The tripartite effort to uplift lower-wage workers got a boost with the launch of the Progressive Wage (PW) Mark.
It is an accreditation scheme that recognises companies that pay their lower-wage workers progressive wages.
Accredited companies can use the mark to identify themselves as businesses that support better wages for lower-wage workers.
This enables service buyers and consumers supportive of such a practice to purchase products and services from companies awarded the mark.
The PW Mark was part of the Tripartite Workgroup on Lower-Wage Workers’ (TWG-LWW) recommendations in August 2021. It will be administered by the Singapore Business Federation (SBF).
The PW Mark was launched on 18 January 2023 at Uniqlo’s Orchard Central store by Senior Minister of State Zaqy Mohamed.
Mr Zaqy said: “We hope this [PW Mark] will give consumers and buyers’ confidence in all the standards that are put in place and that our companies are paying progressive wages to our lower-wage workers.
“This is part of the social compact that we hope to put in place over the years, and really about us having a role in the government, and the welfare of our low-wage workers among us.”
Under this new accreditation scheme, employers who have at least one local worker covered by sectoral or occupational progressive wages can apply for the PW Mark.
They must also pay progressive wages to the relevant workers and the current local qualifying salary of $1,400 to other local workers.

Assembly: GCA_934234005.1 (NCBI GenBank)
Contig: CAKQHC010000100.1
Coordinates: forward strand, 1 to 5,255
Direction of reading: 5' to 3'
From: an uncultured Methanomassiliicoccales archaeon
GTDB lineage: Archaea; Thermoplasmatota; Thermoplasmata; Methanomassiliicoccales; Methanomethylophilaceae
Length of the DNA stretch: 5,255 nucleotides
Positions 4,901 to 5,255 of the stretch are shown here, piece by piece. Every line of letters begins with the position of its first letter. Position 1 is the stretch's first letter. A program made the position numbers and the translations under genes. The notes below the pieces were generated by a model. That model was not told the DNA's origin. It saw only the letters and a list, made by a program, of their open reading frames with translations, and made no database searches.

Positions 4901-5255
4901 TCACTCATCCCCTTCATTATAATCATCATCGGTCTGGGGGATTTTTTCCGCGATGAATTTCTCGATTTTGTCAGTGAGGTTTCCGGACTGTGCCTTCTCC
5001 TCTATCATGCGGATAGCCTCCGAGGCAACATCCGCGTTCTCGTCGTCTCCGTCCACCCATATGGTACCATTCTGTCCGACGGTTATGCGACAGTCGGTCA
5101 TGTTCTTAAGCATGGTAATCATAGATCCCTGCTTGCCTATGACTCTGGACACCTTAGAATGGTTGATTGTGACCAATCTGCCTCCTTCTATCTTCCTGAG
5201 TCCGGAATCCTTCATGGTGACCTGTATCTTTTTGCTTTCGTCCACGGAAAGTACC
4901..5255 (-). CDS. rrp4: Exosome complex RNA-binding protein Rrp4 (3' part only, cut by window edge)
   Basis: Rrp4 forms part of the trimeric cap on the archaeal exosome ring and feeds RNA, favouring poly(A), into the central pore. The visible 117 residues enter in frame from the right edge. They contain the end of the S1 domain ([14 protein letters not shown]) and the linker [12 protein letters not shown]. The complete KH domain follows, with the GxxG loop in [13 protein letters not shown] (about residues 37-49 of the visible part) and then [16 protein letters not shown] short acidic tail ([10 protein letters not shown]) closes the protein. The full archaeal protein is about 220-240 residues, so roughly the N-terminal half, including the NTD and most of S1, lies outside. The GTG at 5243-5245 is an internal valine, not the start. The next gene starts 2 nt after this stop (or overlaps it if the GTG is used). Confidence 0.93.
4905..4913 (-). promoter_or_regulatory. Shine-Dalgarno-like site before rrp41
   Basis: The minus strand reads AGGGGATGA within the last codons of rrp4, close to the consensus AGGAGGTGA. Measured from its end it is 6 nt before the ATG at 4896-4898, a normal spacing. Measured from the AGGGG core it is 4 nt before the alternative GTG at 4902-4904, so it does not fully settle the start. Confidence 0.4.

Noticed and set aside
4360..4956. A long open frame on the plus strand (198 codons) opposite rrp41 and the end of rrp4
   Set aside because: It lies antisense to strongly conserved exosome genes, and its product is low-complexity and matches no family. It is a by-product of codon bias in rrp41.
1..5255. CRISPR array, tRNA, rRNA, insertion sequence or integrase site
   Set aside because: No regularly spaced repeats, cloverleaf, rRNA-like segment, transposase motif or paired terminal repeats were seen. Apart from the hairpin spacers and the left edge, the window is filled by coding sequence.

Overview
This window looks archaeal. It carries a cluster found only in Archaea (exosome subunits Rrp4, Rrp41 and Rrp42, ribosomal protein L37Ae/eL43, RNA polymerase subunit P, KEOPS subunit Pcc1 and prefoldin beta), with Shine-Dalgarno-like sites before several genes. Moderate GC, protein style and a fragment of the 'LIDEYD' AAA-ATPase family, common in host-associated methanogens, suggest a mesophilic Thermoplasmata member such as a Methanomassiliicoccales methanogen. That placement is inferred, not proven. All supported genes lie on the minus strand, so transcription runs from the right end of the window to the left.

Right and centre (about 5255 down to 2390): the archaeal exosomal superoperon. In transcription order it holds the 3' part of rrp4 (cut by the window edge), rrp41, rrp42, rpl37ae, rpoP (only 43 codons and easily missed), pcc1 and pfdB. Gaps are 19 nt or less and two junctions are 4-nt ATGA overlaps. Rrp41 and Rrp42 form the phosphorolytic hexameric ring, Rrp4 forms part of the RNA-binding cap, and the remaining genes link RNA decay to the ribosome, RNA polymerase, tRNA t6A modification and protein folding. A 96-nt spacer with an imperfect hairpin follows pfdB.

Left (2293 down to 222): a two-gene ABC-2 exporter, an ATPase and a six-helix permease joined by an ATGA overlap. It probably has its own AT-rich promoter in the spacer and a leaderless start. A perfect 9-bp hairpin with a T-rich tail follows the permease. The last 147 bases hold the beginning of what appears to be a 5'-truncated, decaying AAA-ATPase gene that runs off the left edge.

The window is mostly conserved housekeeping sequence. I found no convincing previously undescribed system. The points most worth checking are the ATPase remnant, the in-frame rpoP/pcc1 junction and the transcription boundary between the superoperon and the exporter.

Employers can take things up by adopting the Tripartite Standard on Advancing Well-being of Lower-Wage Workers (TS-LWW) and be awarded the PW Mark Plus.
The standard requires employers to provide better support for lower-wage workers in workplace safety and health, training, career development, and rest area provision.
To encourage companies to apply for the PW Mark, the Government will require its eligible suppliers and subcontractors to obtain the accreditation during the contract period.
The new requirements will be valid for new tenders from 1 March 2023 and procurement quotations from 1 March 2024.
NTUC U SME Director Yeo Wan Ling said the new scheme signals a strong partnership between tripartite partners, employers, and consumers to protect lower-wage workers.
She elaborated: “We believe that under the Progressive Wage Mark, it is about a partnership with the employers and the consumers.
“We believe that if consumers see a mark, they know that this company is a company that protects their workers, that is fair to their workers.
“With this mark, we encourage consumers to participate in this entire discourse on how we can make the lives of our lower-wage workers even more dignified and better.”
Around 1,900 companies have been successfully accredited since applications opened in December last year.
One such company is Uniqlo, which received its PW Mark certification at the event.
According to Uniqlo Singapore HR Director Juliana Tan, the company is no stranger to progressive practices ― it adopted the retail Progressive Wage Model (PWM) three months before the official implementation date in September 2022.
She shared that the PW Mark is a way for them to attract new entrants into the industry and set a retail salary benchmark.
It will also serve to enhance their progressive worker practices.
She explained: “We are glad that we are given the recognition and the accreditation because it recognises Uniqlo as an employer of choice … and we recognise the importance of our workforce, which is the driving force of our business.”
Eligible companies can apply for the PW Mark and PW Mark Plus via GoBusiness.